Today I Discovered Captain Cook Was Never A Captain

Image: Getty Images

Here's an interesting piece of trivia you won't find in your high school history book. When Captain James Cook "discovered" the southeastern coast of Australia in 1770, he wasn't actually a Captain. Furthermore, he never held this rank at any point during his naval career. Blame alliteration.

Prior to the HMS Endeavour's maiden voyage of discovery, Cook was promoted from Officer to Lieutenant to grant him sufficient status to take the command. He was still a Lieutenant when the ship reached the Australian mainland. 'Captain' is an honorific that was granted posthumously by Aussie historians.

During his two subsequent voyages, Cook was a Commander and a Post-Captain (which relates to smaller ships), respectively. In other words, he never officially sailed as a Captain before meeting his untimely demise in the Hawaii islands.

While it's true that the rank of Post-Captain was usually abbreviated to 'captain' in spoken conversation, it can't be denied that Cook wasn't a Captain in 1770. When discussing his adventures in Australia, 'LT Cook' is much more accurate. At the very least, we should be using captain with a lower-case 'c'.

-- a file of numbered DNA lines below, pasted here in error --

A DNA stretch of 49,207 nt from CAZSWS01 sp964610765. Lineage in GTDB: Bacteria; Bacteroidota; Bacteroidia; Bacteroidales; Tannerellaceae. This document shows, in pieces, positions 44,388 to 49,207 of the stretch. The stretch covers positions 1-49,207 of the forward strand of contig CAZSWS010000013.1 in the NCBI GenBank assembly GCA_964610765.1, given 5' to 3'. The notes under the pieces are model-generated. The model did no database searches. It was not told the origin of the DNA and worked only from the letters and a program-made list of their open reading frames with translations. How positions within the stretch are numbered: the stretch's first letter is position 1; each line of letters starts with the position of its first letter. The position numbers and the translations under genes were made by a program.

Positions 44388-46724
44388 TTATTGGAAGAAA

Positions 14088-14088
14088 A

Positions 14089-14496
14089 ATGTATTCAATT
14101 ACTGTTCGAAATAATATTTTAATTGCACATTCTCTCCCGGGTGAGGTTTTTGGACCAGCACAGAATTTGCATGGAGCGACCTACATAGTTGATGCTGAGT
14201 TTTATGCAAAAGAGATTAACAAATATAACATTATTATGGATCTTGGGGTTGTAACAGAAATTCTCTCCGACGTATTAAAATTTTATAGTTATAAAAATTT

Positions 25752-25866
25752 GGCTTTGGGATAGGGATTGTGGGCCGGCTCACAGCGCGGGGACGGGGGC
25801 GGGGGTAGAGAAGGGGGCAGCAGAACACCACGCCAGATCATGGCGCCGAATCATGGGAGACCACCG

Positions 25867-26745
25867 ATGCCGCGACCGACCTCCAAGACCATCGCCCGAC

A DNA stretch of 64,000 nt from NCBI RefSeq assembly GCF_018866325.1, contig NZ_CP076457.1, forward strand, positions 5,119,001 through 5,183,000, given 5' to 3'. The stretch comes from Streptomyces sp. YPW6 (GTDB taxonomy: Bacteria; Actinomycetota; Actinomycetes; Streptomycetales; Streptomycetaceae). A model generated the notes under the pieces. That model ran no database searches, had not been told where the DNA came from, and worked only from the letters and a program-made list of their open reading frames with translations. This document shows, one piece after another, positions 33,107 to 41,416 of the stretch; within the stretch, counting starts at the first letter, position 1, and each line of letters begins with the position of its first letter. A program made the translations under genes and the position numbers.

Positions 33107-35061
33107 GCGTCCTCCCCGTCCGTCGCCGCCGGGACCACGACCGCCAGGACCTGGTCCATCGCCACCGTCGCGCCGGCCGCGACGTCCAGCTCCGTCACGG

But 'Captain Cook' has a nice ring to it, so here we are.

You can read a thorough breakdown of Cook's erroneous rank of Captain over on SMH.

[Via SMH]


Today I Discovered is a daily dose of facts for Lifehacker readers - the weird, wonderful and sometimes worrying. Most of the time, it's just mind-blowing. Let us know if you discovered anything that blew your mind in the comments!


Comments

    He was master of the ship, so Captain or captain, he was captain Cook.

    So if we are just using the common usage as master of the ship the best option is obviously Skipper Cook.

    Any naval officer who commands a ship is addressed by naval custom as "captain" while aboard in command, regardless of his or her actual rank, even though technically an officer of below the rank of captain is more correctly titled the commanding officer, or C.O. O.

      Yes, which is why I said the following:

      At the very least, we should be using captain with a lower-case 'c'.

    Love this story. It fits the SBS Australian history series with Tony Robinson. Basally the history was written, and made it way back to mother England were it stayed. Australians were taught whatever rubbish the government saw fit at the time.

    Has anything changed since the convict days?

    I have a good friend who was qualified to the level of captain but never took charge of a ship. In the British Navy, he couldn't call himself captain but apparently in some places he could use the moniker. As a businessman later in life, he was told that he could call himself Captain in Hong Kong, for example.

    In my job in the Education Department I was sent to James Cook Primary School to look at a computer problem and I spent a few fruitless minutes in the car park looking up the Melways for a ‘Captain Cook Primary School’. (in pre-GPS days, everyone had a Melways).

    Last edited 30/09/18 5:41 am

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